In 2014, the Global School course will focus exclusively on sexual and reproductive rights (SRR) litigation, including such topics as: abortion, criminalization of sex work, litigating LGBT rights in varied contexts, access to sexual and reproductive health entitlements, and working with marginalized groups in doing SRR advocacy. The three-day intensive course, held November 3-5, 2014 at Harvard University in Boston, MA, will enable participants to develop specialist-level knowledge in relation to litigating on sexual and reproductive health and rights at national and international levels, as well as afford ample opportunities for engaging in discussions and network building with practitioners from across the globe. Instructors include leading practitioners and judges from around the world, as well as scholars from the field.
Participants in the Harvard SRR litigation course this year will also be invited to attend a two-day international symposium on “Sexual and Reproductive Rights ‘Lawfare’ in International Tribunals” which will be held at Harvard University on November 6-7, and will draw leading experts from around the world to discuss the dynamics as well as the normative and empirical impacts of using international tribunals and forums in relation to controversial SRR issues.
The course is conducted in English, is highly participatory, and uses case studies extensively. Last year’s course included participants from twenty-four different countries worldwide. The course is designed for PhD students, scholars, practitioners (e.g., law, public health, human rights or development), policy-makers and advanced master’s students. The number of participants is restricted, and fellowships are limited. Applications are due to email@example.com by July 1, 2014.
B. Health Rights Litigation Workshops and Strategic Advisory Role
In addition to the annual health rights litigation course, HRWC regularly advises public interest lawyers and NGOs on strategic litigation relating to health rights, and participates in regional workshops on health rights litigation. For example, in collaboration with the Center for Health Human Rights & Development (CEHURD) in Uganda, HRWC co-sponsored a regional East African workshop on health rights litigation in Kampala, Uganda in 2012 and in December 2013, HRWC and CEHURD co-organized a regional workshop in Uganda on Access to Patient and Other Health-Related Information. The workshop established a network of groups working on health rights litigation in East Africa, aided in the development of strategies for overcoming barriers to access to information in specific cases and facilitated capacity strengthening.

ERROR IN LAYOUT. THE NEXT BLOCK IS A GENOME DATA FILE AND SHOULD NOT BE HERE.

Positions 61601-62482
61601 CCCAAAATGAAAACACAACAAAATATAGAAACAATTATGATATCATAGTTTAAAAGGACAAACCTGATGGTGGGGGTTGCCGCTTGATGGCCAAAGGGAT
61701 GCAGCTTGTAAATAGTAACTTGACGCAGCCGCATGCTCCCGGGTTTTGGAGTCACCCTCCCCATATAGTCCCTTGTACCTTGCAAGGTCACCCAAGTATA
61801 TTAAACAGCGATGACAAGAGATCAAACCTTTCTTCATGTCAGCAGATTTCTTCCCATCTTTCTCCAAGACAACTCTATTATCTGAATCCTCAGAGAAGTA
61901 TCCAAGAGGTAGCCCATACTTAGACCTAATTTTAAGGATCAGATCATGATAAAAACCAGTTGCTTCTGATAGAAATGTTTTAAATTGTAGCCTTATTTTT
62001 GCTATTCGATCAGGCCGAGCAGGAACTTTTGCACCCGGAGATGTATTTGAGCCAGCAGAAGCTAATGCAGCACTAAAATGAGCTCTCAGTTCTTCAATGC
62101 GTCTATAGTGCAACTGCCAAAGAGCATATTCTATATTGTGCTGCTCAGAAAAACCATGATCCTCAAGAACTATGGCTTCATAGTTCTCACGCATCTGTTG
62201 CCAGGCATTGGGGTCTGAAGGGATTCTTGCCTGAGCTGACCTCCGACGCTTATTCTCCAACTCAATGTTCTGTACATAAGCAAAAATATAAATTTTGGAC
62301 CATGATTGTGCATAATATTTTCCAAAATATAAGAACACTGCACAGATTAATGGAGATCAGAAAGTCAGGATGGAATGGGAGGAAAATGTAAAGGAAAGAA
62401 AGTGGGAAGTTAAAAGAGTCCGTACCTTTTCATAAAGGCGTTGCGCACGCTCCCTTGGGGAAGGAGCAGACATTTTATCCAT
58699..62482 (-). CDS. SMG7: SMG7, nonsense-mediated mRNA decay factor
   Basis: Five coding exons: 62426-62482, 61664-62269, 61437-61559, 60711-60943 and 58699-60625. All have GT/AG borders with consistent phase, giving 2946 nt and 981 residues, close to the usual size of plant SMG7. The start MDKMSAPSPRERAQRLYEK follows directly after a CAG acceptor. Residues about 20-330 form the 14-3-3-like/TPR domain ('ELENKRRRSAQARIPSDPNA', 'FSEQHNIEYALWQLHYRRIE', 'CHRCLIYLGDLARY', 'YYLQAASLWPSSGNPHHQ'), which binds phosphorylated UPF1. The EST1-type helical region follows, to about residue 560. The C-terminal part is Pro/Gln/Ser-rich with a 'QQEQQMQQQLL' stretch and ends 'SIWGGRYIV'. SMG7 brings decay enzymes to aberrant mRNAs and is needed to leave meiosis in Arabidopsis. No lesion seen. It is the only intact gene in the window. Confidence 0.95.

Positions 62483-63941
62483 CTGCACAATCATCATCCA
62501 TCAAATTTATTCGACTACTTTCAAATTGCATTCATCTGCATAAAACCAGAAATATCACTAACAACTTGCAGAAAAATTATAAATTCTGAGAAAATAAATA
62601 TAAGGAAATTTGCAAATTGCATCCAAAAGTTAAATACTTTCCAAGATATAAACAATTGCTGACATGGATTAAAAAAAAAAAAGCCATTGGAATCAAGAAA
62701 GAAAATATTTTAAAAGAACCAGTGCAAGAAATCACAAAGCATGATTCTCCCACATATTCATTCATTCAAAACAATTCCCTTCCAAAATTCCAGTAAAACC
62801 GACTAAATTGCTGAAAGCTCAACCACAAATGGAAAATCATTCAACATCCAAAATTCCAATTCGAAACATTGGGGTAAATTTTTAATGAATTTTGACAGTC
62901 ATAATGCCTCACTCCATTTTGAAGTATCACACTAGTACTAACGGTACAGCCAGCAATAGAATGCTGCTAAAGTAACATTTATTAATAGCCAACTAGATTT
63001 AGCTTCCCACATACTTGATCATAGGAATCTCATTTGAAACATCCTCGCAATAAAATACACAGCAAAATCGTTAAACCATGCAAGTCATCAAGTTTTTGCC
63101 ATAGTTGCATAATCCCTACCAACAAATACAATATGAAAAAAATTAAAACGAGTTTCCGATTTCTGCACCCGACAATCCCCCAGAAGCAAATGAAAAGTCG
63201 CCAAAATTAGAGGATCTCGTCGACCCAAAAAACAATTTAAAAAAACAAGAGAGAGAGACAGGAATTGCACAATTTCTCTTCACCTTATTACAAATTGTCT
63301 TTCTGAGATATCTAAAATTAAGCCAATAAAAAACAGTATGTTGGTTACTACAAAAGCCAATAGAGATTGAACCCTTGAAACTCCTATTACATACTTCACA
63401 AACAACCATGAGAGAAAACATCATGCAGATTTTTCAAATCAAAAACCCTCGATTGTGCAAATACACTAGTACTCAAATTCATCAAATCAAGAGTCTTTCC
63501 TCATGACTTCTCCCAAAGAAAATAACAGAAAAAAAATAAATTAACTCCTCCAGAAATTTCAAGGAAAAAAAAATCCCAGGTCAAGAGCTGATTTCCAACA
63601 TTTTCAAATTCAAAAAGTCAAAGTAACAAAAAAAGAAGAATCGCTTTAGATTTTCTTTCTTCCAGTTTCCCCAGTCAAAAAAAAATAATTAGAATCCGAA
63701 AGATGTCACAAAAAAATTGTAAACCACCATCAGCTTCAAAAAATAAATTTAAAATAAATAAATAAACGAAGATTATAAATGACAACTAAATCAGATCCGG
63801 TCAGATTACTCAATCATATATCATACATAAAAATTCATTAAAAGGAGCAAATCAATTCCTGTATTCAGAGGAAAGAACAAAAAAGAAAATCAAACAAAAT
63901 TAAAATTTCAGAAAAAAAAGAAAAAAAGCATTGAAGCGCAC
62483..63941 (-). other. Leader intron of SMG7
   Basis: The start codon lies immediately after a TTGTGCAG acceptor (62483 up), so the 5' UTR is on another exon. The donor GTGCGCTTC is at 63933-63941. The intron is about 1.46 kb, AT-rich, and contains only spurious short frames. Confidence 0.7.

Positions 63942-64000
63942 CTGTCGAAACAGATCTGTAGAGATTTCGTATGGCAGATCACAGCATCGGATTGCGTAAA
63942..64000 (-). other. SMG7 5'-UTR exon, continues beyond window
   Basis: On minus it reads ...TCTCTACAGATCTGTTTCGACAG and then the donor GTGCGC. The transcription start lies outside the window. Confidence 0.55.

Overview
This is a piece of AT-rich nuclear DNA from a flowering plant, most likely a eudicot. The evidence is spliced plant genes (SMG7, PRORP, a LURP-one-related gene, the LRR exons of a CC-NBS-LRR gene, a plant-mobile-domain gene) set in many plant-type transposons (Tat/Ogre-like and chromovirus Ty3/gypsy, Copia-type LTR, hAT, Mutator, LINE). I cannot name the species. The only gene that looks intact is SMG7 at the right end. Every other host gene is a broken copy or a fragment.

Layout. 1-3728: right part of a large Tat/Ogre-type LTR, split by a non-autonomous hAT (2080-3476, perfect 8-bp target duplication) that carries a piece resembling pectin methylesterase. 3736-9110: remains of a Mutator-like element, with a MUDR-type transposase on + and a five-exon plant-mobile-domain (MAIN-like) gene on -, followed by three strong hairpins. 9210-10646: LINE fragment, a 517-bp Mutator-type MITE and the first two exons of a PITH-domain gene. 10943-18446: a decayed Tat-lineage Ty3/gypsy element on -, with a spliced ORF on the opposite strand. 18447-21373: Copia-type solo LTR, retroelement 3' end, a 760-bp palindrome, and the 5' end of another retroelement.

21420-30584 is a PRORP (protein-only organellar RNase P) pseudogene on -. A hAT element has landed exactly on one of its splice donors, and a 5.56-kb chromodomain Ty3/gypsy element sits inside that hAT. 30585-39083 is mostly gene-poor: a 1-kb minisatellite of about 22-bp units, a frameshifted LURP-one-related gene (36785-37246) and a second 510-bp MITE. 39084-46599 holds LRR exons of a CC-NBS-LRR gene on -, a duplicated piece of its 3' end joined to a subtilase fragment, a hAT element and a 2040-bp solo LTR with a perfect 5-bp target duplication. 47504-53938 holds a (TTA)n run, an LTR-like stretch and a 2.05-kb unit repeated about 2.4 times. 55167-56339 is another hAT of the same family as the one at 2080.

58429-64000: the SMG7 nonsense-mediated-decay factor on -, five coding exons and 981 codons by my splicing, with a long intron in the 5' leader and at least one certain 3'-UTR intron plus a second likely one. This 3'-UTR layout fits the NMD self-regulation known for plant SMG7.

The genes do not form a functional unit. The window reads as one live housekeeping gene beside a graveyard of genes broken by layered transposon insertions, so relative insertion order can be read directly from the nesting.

Yamin, AE and Norheim, OF. Taking equality seriously: Applying human rights frameworks to priority setting in health. Human Rights Quarterly. 2014; 36:296-324.
Fukuda-Parr, S, Yamin, AE, Greenstein, J. The Power of Numbers: A Critical Review of MDG Targets for Human Development and Human Rights. Journal of Human Development and Capabilities. 2014; doi: 10.1080/19452829.2013.864622
Yamin, AE and Boulanger, VM. Why Global Goals Matter: The Experience of Sexual and Reproductive Health and Rights in the MDGs. Journal of Human Development and Capabilities. 2014; doi: 10.1080/19452829.2014.896322
Yamin, AE and Boulanger, VM. Embedding sexual and reproductive health and rights in a transformational development framework: lessons learned from the MDG targets and indicators. Reproductive Health Matters. 2013; 21(42): 74-85. Access full issue.
Yamin, AE. From Ideals to Tools: Applying Human Rights to Maternal Health. PLOS Medicine. 2013; 10(11): e1001546. doi: 10.1371/journal.pmed1001546.
Yamin, AE, Boulanger, VM, Falb, KL, Shuma, J, Leaning, J. Costs of Inaction on Maternal Mortality: Qualitative Evidence of the Impacts of Maternal Deaths on Living Children in Tanzania. PLoS ONE. 2013; 8(8): e71674. doi:10.1371/journal.pone.0071674.
Fukuda-Parr, S and Yamin, AE. The Power of Numbers: A Critical Review of MDG Targets for Human Development and Human Rights. Development. 2013; 56 (1): doi:10.1057/dev.2013.8.
Yamin, AE. Applying human rights to maternal health: UN Technical Guidance on rights-based approaches. International Journal of Gynecology and Obstetrics. 2013; 121(2): 190-193.
Yamin, AE and Falb, KL. Counting What We Know: Knowing what to Count: Sexual and reproductive rights, maternal health, and the Millennium Development Goals. Nordic Journal on Human Rights. 2012; 30:3: 350–371.
Yamin, AE. Toward Transformative Accountability: A Proposal for Rights-based Approaches to Fulfilling Maternal Health Obligations. Sur: An International Journal. 2010; 7(12): 95-122. [Also reprinted in: Hunt P, Gray T (eds). Maternal Mortality, Human Rights and Accountability. Oxford: Routledge; 2013, 129-143.]
Addis Adaba University, Ethiopia
Center for Health Human Rights & Development (CEHURD)
Center for Reproductive Rights
Christian Michelsen Institute
Global School on Socioeconomic Rights
Harvard Center for Population and Development Studies
Human Sciences Research Council, Durban
New School Graduate Program in International Affairs
Norwegian Centre for Human Rights
Partners in Health – Malawi Country Team
UN Office of the High Commissioner for Human Rights